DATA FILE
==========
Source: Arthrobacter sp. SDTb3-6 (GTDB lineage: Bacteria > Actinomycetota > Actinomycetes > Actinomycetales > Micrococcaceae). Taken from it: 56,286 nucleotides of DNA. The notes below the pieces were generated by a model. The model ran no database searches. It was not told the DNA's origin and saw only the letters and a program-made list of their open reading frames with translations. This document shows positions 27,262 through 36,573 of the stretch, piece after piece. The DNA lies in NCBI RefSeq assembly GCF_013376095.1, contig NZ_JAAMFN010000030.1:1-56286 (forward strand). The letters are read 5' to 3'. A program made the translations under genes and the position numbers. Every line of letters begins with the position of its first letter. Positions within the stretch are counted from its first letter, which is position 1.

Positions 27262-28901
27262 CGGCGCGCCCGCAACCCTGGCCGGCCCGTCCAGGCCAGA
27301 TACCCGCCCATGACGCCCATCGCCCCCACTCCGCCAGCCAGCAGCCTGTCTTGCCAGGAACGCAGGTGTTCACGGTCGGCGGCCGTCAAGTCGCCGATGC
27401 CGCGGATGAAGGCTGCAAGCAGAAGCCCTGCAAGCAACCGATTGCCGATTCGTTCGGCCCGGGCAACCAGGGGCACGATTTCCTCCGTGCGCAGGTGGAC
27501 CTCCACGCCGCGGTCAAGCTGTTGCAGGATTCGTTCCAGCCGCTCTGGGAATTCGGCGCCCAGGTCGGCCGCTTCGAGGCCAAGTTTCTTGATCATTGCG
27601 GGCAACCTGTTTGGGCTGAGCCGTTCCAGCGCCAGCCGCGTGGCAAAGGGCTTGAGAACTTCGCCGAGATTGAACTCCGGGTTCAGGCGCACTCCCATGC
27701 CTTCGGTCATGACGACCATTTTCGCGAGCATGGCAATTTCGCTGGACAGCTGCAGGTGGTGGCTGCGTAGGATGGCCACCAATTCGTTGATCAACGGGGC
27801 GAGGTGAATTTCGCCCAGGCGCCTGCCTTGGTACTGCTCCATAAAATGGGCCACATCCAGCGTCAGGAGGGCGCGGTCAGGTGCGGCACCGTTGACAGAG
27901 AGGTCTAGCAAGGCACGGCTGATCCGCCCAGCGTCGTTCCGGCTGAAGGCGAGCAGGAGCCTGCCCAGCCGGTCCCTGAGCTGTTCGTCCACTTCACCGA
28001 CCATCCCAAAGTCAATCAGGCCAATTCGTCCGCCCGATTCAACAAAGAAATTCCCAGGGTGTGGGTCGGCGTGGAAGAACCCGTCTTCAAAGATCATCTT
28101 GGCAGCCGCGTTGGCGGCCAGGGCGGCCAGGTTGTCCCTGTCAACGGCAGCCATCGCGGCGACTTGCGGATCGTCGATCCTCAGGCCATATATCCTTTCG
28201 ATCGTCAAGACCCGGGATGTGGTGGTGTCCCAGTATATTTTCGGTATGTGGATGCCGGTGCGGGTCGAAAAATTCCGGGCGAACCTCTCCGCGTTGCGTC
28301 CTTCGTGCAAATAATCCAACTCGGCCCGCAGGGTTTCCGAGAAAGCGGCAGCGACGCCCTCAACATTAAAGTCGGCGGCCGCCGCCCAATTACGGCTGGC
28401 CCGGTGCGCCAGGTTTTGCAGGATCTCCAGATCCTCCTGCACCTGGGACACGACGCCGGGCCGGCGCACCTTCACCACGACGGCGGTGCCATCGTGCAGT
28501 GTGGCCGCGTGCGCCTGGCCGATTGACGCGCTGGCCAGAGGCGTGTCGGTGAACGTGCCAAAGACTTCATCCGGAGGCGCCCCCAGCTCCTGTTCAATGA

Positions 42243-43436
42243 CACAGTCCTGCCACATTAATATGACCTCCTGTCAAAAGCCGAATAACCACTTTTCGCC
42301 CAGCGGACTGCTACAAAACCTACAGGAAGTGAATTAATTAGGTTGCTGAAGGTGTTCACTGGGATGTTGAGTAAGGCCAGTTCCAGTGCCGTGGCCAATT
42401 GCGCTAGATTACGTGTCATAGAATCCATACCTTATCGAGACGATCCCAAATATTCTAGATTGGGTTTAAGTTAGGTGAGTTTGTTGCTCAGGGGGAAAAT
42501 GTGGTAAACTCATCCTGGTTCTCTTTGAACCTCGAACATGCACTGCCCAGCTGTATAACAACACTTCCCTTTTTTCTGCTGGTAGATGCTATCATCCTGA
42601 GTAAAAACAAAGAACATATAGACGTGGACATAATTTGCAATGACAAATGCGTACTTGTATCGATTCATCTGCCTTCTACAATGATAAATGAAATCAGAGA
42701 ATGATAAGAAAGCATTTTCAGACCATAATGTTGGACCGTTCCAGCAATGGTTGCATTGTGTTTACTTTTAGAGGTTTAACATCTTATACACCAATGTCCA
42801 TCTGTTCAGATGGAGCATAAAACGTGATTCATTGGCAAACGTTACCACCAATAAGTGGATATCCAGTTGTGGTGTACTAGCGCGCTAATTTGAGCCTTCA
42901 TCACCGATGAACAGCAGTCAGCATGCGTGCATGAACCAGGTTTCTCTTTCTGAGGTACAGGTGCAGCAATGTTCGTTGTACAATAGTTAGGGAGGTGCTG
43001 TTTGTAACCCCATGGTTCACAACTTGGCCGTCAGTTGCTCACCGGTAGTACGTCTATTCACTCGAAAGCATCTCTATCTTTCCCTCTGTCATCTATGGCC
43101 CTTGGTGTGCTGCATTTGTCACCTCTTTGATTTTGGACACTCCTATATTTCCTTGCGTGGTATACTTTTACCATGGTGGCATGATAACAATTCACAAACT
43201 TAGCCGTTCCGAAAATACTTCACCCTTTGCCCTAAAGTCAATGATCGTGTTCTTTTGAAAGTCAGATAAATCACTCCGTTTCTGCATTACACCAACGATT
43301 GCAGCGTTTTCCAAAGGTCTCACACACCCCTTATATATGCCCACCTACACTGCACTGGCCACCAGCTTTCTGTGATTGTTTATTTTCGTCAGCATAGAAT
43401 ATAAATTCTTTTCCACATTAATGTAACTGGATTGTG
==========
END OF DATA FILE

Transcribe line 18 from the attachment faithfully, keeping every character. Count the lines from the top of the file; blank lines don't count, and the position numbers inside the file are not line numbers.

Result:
42243 CACAGTCCTGCCACATTAATATGACCTCCTGTCAAAAGCCGAATAACCACTTTTCGCC